Introducing Usability Testing to Ethos

Rocket logo


Frontend Engineer & UI/UX Designer


3 Engineers: Andrew Chough, Bryan Lam, Hera Kim

2 Designers: Andrew Chough, Bryan Lam

Tools Used

Adobe XD, Git


January '21 - August '21


Helped create a standardized usability testing framework within my team to open up dialogues with users as well as capture feedback and incorporate changes in a timely manner.


When I joined Adobe mid-2019, usability testing was nearly non-existent within the team and with any of our products. Since the work that the team focused on was internal, our process with pushing out updates to our products didn’t go through any usability testing and instead relied solely on tickets that were created within JIRA to account for any bugs as well as Slack channels to account for any user experience frustrations or suggestions. Since the tooling that the team was creating was relatively within its infancy for a few years, including the time around when I joined, and the priority was on scaling the project as fast as possible, there wasn’t a heavy priority of making sure that we ran through usability testing when developing new features or improving old workflows.


For many developers within Adobe, the features that would be released wouldn’t necessarily resolve frustrations about the current user experiences - in rare cases, they would actually create more frustrations within the interfaces.

And while the importance of scaling the tooling to an enterprise level could not be undermined, there was a lack of priority to make sure that we were testing with our users as to whether or not the workflows determined by these new features were the right ones. A lot of assumptions were made from the developers’ perspectives and with a lack of usability testing, sometimes these assumptions were extremely off base.

Design Challenge

How might we integrate a viable and scalable usability testing framework within our products to ensure that we’re receiving the right feedback in an efficient manner?

“Better user experience. Please hire a designer to help with the crap design that you have right now.”
- Response by developer in annual feedback survey


A usability testing framework that allows developers and product people to double check their work and make sure that the features make sense.

Picture of woman conducting a usability testing session virtually with a user.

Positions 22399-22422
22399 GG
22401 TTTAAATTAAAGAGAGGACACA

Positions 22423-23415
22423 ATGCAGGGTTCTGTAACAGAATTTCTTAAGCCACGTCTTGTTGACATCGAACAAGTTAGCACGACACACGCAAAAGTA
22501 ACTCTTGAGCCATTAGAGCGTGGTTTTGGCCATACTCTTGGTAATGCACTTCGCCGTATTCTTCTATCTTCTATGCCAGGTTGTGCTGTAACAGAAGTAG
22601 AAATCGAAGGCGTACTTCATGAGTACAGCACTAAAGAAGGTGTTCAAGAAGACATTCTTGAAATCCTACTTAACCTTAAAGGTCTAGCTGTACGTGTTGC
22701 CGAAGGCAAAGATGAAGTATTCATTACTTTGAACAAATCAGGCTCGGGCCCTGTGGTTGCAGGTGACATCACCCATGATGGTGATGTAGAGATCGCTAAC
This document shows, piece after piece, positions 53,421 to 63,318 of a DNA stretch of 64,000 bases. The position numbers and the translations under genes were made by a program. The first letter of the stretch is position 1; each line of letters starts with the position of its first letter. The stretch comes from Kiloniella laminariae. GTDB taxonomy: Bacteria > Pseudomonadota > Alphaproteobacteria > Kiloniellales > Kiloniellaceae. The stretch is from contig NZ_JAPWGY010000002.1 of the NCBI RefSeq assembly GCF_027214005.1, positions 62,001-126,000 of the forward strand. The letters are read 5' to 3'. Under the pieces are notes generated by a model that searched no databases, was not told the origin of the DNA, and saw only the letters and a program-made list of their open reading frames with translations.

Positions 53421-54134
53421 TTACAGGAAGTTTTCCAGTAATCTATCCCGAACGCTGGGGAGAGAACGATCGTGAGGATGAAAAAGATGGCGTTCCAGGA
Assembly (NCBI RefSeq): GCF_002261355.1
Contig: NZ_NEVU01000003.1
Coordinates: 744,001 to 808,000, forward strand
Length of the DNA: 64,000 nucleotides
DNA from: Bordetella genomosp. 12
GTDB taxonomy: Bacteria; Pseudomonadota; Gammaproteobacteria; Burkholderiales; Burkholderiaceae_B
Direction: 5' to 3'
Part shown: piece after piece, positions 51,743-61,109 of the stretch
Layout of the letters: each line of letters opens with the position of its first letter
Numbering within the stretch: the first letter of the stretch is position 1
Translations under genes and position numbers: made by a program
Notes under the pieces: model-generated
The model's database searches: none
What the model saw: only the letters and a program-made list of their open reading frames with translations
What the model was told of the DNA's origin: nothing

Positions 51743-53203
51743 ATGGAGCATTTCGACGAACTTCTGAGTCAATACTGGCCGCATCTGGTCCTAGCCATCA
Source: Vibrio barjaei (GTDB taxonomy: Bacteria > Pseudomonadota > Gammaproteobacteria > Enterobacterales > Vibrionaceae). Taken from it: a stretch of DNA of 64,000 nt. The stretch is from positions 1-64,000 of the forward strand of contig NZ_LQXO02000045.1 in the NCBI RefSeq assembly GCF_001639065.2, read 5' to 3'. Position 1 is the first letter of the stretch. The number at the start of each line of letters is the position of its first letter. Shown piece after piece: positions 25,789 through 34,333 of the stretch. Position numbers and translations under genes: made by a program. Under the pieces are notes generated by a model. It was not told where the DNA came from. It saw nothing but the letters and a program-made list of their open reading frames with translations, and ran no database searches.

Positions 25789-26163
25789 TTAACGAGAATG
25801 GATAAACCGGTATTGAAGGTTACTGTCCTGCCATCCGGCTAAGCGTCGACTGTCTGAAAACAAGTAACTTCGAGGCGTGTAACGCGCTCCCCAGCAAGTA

Moving from impromptu to agile

The first step in creating a viable usability testing framework was identifying and communicating to the right people why usability testing was necessary. As our tooling became the company standard, it became apparent that our style of pushing out features without visiting them again before they hit production was not going to be viable in the long term. Thus, I communicateD to my manager and higher ups that we needed to implement some form of usability testing for our features moving forward to ensure that users were able to walk through workflows without any pain points and to be reassured that we were creating these features the most sensible way. On top of this, I pointed out that the number of messages within our Slack community channels would decrease in the long term as it’s assumed that any confusing workflows would be identified and corrected within our usability sessions, therefore preventing the complaints to arise in the first place.

Picture of several colleagues discussing around a table.
Igniting the conversations

What I focused on next was ensuring that we had a usability testing framework in place and discussed how the broader team would execute on this for our features. Since our team worked on UI components and experiences, we came to the conclusion that we needed to focus on having our users walk through the features, ask any necessary questions related to the workflows, and probe for their thoughts when they ran into roadblocks. I was able to set up discussions within our team to form a general framework on how we would approach the testing sessions, what kind of questions we would ask, and what type of feedback we would want to hear from the users.